A deferment is when a lender lets you stop making payments on your loan for a short time, and under some circumstances, without adding interest. Deferment is the best option for loan repayment, but you can only get a deferment if your loans are not in default.
To get a deferment at least one of these situations must apply to you. You must be:
- Actively looking for a full-time job but have not been able to find one
- A student going to school at least half-time
- On active duty status in the Armed Forces
- Receiving federal or state public assistance benefits such as SSI or food stamps
- Working full time but earning no more than the greater of the federal minimum wage or 150% of the federal poverty level
- In a rehabilitation training program
- Temporarily totally disabled
- Providing home care to a disabled spouse
- Taking parental leave
- The mother of preschool children, starting work at minimum wage or $1 over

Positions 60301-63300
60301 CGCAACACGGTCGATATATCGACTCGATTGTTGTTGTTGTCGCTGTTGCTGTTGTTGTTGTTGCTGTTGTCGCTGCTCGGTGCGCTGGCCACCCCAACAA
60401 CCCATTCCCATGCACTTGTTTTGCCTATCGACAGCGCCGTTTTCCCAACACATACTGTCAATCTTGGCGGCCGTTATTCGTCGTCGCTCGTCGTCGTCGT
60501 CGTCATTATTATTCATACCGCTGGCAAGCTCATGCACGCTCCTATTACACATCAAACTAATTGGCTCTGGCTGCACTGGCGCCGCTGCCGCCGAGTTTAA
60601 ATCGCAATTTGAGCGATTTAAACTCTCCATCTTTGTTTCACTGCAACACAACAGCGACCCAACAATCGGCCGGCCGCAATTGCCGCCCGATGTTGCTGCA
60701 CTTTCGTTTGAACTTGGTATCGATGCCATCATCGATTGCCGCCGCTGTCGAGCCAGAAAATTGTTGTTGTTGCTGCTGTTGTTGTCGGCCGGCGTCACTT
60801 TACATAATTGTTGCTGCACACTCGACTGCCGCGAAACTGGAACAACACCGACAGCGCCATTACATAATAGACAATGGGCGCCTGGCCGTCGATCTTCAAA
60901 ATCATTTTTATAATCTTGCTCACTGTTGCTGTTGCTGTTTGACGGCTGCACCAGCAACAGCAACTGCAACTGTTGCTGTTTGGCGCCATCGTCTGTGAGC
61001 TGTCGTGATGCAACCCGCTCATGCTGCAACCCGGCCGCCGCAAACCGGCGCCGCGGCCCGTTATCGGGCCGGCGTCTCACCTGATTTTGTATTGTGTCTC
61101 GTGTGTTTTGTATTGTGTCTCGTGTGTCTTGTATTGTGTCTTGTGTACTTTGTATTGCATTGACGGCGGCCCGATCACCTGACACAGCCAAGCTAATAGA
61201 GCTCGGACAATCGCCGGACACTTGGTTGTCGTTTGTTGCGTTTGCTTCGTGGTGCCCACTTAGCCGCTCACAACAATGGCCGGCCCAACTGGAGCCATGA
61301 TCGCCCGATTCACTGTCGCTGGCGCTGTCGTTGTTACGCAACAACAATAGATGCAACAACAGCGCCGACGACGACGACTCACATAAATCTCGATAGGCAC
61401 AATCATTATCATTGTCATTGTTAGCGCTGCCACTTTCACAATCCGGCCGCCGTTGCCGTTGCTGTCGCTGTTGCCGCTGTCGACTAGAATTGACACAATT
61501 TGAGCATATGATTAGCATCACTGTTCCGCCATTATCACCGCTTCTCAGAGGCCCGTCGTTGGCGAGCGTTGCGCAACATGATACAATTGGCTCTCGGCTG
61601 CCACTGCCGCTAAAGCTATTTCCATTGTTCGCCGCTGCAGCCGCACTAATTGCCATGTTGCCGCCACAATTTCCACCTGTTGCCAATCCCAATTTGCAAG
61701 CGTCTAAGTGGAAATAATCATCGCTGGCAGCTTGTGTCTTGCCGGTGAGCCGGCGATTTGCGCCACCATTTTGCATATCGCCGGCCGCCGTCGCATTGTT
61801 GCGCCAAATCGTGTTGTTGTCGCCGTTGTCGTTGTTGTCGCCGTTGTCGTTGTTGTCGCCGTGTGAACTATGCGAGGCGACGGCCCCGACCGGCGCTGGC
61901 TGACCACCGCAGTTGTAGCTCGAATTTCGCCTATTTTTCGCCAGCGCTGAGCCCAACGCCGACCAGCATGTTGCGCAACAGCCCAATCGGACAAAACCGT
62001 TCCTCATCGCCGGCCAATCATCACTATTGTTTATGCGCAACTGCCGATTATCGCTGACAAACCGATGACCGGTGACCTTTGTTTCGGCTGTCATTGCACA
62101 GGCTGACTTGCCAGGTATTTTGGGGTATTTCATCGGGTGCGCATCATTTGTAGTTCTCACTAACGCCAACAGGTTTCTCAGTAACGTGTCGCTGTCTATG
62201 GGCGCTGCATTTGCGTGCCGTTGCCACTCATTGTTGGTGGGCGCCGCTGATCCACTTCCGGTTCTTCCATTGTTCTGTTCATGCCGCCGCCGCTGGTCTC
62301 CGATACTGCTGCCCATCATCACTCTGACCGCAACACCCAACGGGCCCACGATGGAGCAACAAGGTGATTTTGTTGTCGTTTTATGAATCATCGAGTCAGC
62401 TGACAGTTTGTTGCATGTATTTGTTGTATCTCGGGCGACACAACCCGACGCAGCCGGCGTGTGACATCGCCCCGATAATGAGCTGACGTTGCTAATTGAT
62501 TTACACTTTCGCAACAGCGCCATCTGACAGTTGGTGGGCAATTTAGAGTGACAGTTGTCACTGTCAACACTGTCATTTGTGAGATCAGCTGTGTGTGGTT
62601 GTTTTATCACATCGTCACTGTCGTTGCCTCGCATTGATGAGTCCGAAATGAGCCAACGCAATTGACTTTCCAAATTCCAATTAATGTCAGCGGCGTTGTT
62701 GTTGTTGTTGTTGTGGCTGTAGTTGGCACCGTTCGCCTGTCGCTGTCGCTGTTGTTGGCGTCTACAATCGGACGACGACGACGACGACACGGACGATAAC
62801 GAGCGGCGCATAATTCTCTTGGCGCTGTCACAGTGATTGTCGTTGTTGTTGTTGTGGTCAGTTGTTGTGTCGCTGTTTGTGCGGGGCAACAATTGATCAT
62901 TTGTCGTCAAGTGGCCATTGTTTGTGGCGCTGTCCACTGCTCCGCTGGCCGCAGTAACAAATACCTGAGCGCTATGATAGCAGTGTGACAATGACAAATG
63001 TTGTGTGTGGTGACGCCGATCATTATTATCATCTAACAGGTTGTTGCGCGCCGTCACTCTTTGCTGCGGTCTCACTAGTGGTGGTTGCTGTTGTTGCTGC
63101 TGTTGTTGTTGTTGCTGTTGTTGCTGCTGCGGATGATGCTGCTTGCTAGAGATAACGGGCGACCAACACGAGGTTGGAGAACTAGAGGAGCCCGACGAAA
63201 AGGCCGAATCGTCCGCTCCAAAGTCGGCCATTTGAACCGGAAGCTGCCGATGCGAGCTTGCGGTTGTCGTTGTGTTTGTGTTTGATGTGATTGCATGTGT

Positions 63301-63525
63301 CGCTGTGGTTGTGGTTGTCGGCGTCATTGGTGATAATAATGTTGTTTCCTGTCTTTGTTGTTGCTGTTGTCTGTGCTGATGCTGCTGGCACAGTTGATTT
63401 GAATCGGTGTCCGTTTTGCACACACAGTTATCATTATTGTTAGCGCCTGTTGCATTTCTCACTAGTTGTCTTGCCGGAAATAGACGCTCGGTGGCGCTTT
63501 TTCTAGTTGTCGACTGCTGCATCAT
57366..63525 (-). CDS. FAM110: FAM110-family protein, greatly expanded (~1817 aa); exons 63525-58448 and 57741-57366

Different types of student loans have different rules for deferment. The longest you can defer any loan is 3 years.
During a deferment with Subsidized Federal and Perkins loans, the amount of your loans generally does not increase because interest is not added to the loans. Unlike the 6 month grace period after you stop attending school, deferment does not happen automatically. You must apply for a deferment.
If you have a Federal Stafford or Perkins Loan, you can get a deferment if you:
- Receive unemployment benefits
- Receive public benefits
- Enroll full-time at participating school
- Are in rehabilitation for disability
- Are having temporary economic hardship
Temporary economic hardship can be shown in different ways. One way is to prove that you receive state or federal public aid. Another example of economic hardship is if you work full-time and still earn the lesser of the federal minimum wage; or 150% of the poverty level.
The government has an economic hardship calculator you can use to see if you qualify. Click here to apply for deferment.
Updated: June 2017